For this week’s critical play, I played “We’re Just Friends”, which is an unofficial online version of the game “We’re Not Really Strangers”. This online version did not have any information about who had created it or when it was published, but the original “We’re Not Really Strangers” was created in 2018 by Koreen, a model and artist based in Los Angeles. The game started off as an Instagram account that probed deep questions before becoming a card-based game that has multiple expansion packs, which the online version mimics very well. The target audience for this game are adults who are focused on developing meaningful connections, either with others or within themselves. There are many different connections that can be encouraged, which are all targeted by the different expansion pack options (friendship, couples, self-reflection, honest dating, family, etc.).
These were the formal elements of the “We’re Just Friends” version of the game (https://werejustfriends.online/):
- Players: This version of the game required a minimum of two players, but it seems that you could add as many as you’d like. The game would then alternate between all of the existing players and assign prompts to the different people in the game.
- Actions: Players have two types of cards, the standard question cards and the wildcard questions. The players simply alternate between pulling and responding to these two types of cards.
- Rounds: There are three different levels, which are Frenemies, Close Friends, and BFFs. Within each round, you take turns answering cards and can switch between the different levels when you feel that you are ready to be more vulnerable.
- Interesting Elements: The most interesting element is the differences in the types of questions based on the different packs. The card deck is selected by the users at the beginning of the game, but the different packs provided extremely different interactions. There is a huge difference between asking what someone’s favorite family memory is and asking what their favorite thing about you is, even if they’re in the same “intimacy” level
The type of fun that I thought aligned best with this game was fellowship, as the social intimacy that came from these questions most aligned with an expanding social framework. The elements of this game were good at randomizing the types of questions that were going to be asked, keeping the conversation fresh and interesting. The writers behind these prompts also knew how to make a question intriguing, while also prying at some of our inner thoughts without being invasive. The game worked because all of the questions, and the social cues and feelings that accompanied them, were thought out extremely well.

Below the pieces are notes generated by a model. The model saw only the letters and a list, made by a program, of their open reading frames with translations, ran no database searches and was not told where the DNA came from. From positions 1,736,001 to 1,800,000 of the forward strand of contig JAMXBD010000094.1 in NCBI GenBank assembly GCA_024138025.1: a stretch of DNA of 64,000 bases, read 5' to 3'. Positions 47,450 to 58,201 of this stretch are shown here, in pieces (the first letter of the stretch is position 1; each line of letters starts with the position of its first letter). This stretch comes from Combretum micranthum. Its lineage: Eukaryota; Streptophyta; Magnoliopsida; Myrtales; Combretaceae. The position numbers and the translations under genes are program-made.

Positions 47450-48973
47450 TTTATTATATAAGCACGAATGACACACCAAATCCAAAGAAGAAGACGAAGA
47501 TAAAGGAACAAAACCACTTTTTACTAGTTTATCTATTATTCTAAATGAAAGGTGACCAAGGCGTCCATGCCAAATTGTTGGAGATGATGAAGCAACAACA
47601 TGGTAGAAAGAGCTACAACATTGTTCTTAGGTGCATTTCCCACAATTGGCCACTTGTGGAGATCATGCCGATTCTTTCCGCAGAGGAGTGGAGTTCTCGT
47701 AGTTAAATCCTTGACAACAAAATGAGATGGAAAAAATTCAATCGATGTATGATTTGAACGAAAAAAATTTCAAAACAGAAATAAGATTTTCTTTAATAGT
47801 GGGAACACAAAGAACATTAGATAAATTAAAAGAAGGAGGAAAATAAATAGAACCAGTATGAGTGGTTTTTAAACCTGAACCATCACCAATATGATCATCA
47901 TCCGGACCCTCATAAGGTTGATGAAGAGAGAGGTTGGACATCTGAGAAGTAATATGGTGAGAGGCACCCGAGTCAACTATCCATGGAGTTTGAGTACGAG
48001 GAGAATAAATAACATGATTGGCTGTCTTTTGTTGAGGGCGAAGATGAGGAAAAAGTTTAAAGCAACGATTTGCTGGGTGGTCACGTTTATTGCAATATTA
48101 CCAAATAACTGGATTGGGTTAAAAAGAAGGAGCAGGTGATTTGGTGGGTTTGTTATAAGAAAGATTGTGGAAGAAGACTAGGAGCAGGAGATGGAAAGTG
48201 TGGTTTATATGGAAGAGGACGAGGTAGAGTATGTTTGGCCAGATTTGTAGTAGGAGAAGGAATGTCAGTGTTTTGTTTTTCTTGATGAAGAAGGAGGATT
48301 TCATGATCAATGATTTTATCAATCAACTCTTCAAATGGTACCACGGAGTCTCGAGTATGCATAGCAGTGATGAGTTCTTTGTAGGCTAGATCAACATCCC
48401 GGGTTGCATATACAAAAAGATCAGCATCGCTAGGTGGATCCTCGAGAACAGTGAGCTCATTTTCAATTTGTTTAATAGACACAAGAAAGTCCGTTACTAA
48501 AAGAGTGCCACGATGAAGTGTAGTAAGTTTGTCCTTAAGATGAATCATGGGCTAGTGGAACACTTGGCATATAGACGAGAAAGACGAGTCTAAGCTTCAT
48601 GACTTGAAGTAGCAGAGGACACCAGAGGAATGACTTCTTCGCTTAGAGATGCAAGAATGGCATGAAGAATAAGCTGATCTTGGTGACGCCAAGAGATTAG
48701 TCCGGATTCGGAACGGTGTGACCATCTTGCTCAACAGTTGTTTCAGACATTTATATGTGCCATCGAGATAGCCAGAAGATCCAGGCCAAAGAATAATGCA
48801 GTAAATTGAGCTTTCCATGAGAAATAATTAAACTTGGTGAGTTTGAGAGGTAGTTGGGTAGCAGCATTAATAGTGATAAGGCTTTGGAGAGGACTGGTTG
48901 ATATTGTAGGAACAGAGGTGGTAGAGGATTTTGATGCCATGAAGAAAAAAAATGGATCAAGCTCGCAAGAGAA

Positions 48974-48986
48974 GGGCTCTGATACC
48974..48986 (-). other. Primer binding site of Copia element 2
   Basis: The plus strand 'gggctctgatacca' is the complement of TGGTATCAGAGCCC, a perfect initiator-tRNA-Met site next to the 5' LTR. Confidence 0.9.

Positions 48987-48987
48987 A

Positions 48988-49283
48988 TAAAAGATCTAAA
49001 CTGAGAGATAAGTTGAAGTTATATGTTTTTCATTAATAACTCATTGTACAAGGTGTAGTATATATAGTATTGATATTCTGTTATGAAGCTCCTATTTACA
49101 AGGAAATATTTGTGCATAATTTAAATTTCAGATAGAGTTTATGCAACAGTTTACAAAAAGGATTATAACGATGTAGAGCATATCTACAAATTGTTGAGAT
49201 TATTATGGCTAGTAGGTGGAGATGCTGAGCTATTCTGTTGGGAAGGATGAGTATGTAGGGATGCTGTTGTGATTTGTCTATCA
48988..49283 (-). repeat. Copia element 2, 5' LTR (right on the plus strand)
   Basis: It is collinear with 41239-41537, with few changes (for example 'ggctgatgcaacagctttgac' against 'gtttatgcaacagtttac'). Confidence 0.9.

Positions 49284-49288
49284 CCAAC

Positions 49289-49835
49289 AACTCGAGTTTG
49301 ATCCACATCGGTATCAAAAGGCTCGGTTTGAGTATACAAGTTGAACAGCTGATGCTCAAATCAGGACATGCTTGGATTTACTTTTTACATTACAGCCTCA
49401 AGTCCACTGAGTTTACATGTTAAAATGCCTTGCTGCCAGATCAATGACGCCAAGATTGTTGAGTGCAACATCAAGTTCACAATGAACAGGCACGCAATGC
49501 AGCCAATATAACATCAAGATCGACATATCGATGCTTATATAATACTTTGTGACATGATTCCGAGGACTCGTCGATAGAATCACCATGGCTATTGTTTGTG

However, there are many different points where I thought the game could improve:
- There is no clear progression from level to level. Even if you complete an entire card deck, all 58 cards or however many of the “Frenemies” level for example, it does not automatically move up to the level above. This can make it difficult for a user to know if/when they should move up past this level of vulnerability.
- Some prompts required materials that we did not have on hand, and players were never given a heads up about preparing materials ahead of time. This was especially frustrating when it was a timed challenge.
- Some of the questions weren’t really questions, and were honestly kind of vague. This made a turn seem pointless, as it didn’t bring the two people any closer together.
- Although I didn’t take a picture of the card, some of the questions pried a little too much into personal affairs (ex. a couple’s sex life), despite the fact that they were in one of the lower levels of intimacy. I felt that a question more serious should be in the upper levels of vulnerability, so it might be better to rethink where this might fit for certain players, and ensure player’s feel comfortable.
In comparison to other games in the genre, We’re Not Really Strangers was the blueprint, or the first of it’s kind, so this copied version of it seems very similar to that initial version and others. Although it doesn’t necessarily stand out, it is a board game / card game that is different from many of those we expect to see, as it relies less on conventional fun and more on sharing and being open. I, personally, had to be very vulnerable with my significant other and share details that we had never explicitly spoken about before. I wouldn’t feel comfortable playing this game with someone I had barely started to know or who had barely started dating, so I wonder how this game might fluctuate for others based on how much they normally share with others. Overall, this game pushed the limits of my boundaries and was an interesting game to analyze and try to understand.